I took the Nexian, Spice Sailor, to see a very special and pristine nature reserve in a national park where there were large mother seed trees of Acacia obtusifolia.

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Belabored Podcast #61: When Climate and Labor Converge

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I stumbled across Dissent awhile ago and added them to my Feedly list. However, I had the habit of skimming past their articles (my Feedly account is large and continues to grow). However, Ross Perlin’s essay, “Radical Linguistics in an Age of Extinction,” caught my eye. I’ve since pored over their website and have even signed up for a print subscription.

Two Dissent authors (Sarah Jaffe and Michelle Chen) run a podcast, Belabored, which tackles the labor movement in the US and abroad. I thought the podcast-listening Disinfonauts may be interested.

When Climate and Labor Converge (Live!), with Nastaran Mohit and Lara Skinner

This particular episode addresses the relationship between sustainability and “green” jobs and the labor groups in the US.

via Dissent:

As people around the world prepare to converge on New York City for the People’s Climate March, there seem to be more reasons than ever to despair about climate change, but perhaps also more reason than usual to be optimistic.

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Greenery Power: Charge Your Phone Using a Plant

Coastal wetlands at Parker River National Wildlife Refuge in Massachusetts. By Kelly Fike/USFWS via Flickr.

Coastal wetlands at Parker River National Wildlife Refuge in Massachusetts. By Kelly Fike/USFWS via Flickr.

Anmar Frangoul writes at CNBC:

The way we power our towns and cities is changing. Solar, wave and wind energy are just some of the renewable sources that could, with time, make our current reliance on fossil fuels a thing of the past.

But what about clean, renewable energy from the planet’s lawns, plants, paddy fields and wetlands? It sounds a little outlandish, but for nearly a decade researchers in the Dutch town of Wageningen have been painstakingly working towards that very goal.

Plant-e, a Wageningen University spin-off company, uses technology that enables living plants to generate electricity.

“The idea of the technology is to produce electricity from a new source,” David Strik, Assistant Professor at Wageningen University’s Sub-department of Environmental Technology, and co-founder and CTO of Plant-e, told CNBC.com in a phone interview.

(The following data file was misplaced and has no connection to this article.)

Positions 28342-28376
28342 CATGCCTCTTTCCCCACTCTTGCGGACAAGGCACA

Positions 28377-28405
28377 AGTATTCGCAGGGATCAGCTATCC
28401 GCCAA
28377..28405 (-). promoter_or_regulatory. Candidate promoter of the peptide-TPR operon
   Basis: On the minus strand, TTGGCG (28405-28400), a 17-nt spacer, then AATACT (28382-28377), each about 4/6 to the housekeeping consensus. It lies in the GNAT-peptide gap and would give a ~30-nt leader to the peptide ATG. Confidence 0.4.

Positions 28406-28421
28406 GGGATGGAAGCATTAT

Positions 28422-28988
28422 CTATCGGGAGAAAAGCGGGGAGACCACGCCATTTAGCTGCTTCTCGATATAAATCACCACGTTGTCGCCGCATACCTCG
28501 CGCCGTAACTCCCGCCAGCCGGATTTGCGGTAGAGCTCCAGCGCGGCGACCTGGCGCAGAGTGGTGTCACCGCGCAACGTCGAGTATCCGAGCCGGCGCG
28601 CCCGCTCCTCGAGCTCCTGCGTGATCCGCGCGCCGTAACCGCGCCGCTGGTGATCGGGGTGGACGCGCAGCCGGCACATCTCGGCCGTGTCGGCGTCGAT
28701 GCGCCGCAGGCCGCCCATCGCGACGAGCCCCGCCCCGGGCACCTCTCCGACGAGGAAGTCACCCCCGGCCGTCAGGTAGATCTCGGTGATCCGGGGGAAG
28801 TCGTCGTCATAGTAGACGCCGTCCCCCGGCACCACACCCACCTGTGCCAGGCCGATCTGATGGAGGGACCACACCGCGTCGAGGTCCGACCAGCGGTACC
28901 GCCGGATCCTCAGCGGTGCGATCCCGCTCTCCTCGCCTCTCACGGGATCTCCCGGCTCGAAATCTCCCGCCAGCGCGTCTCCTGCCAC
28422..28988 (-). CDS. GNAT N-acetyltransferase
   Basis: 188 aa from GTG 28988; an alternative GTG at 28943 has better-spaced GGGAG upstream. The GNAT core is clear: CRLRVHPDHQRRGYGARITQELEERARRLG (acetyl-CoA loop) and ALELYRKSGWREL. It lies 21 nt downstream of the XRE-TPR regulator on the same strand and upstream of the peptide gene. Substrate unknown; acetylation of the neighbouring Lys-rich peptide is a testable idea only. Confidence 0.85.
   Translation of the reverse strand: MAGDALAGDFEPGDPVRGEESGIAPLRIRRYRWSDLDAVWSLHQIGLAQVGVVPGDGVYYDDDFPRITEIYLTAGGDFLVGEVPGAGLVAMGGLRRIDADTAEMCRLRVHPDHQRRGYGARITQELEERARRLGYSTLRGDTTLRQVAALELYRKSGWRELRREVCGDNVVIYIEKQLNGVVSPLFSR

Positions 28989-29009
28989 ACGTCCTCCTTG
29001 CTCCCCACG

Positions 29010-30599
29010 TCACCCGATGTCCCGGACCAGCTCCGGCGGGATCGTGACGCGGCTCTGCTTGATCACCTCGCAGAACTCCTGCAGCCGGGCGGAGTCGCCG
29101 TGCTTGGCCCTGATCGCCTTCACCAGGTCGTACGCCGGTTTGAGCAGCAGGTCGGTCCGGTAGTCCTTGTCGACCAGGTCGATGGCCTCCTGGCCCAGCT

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Wealth in Poverty: A Tribal’s View

Women in a tribal (Gond adivasi) village, Umaria district, India. Picture taken during a meeting organised by Ekta Parishad about land rights, the main grievance of the Adivasi people. By Yann via Wikimedia Commons.

Women in a tribal (Gond adivasi) village, Umaria district, India. Picture taken during a meeting organised by Ekta Parishad about land rights, the main grievance of the Adivasi people. By Yann via Wikimedia Commons.

This is an excerpt from “The Little Earth Book” by James Bruges.

Wealth means different things to different people. For a tribal person, money has little value. It is community they value.

The community at Gudalur, South India, is extremely poor. They used to live in the forest but could not prove ownership of any land. In their culture, there was no conception that land could be owned. Land, water and air are regarded as commons, available for all to use.

The government sold the forests in which the tribal community adivasis lived. It was assumed that the forests were empty and Brooke Bond acquired large tracts as tea plantations. Tribals continued to live on the edges.… Read the rest

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No Bull! Scientists Convert Cow Manure Into Drinking Water

Pic: Daniel Schwin (CC)

Pic: Daniel Schwin (CC)

Don’t get too squeamish: If you’re on a public water system then I can assure you that the water that pours out of your spigot isn’t bottled by magic elves living at the top of a glistening glacier. Even the cow to your right knows that. (Don’t judge me, cow.)

Scientists in the US have developed technology that can turn cow manure into drinkable water.
The anaerobic digester takes manure and passes out water which is clean enough for livestock to drink – by removing compounds such as ammonia.

Nutrients are also pulled from the manure during the process which can be turned into fertiliser.
Professor Steve Safferman, from the Michigan State University team, said: “If you have 1,000 cows on your operation, they produce about 10 million gallons of manure a year.

“About 90% of the manure is water but it contains large amounts of nutrients, carbon and pathogens that can have an environmental impact if not properly managed.”
The system produces 50 gallons (227L) of water for every 100 gallons (455L) of manure digested.

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The End of Fish

Cardona,Rizaljf5207 01Amy Novogratz and Mike Velings, co-founders of Aqua-Spark, an investment fund focused on sustainable aquaculture, write about the inevitable end of fish as we plunder the oceans, at the Washington Post:

People are getting more adventurous with how they eat, and when it comes to seafood, this means exhaustively looking to every exotic corner for the best, newest and tastiest fish. Also, the stuff is delicious. Seafood is a critical portion of more than 3 billion people’s diets. Already, 90 percent of U.S. seafood is imported.

This can’t last. The oceans are stretched, and certain fish species are approaching depletion. Leading scientists project that if we continue to fish this way, without allowing our oceans time to recover, our oceans could become virtual deserts by 2050. That’s just 36 years from now. Given that demand for seafood – along with the world’s population – is rising, don’t be surprised if this window closes even faster.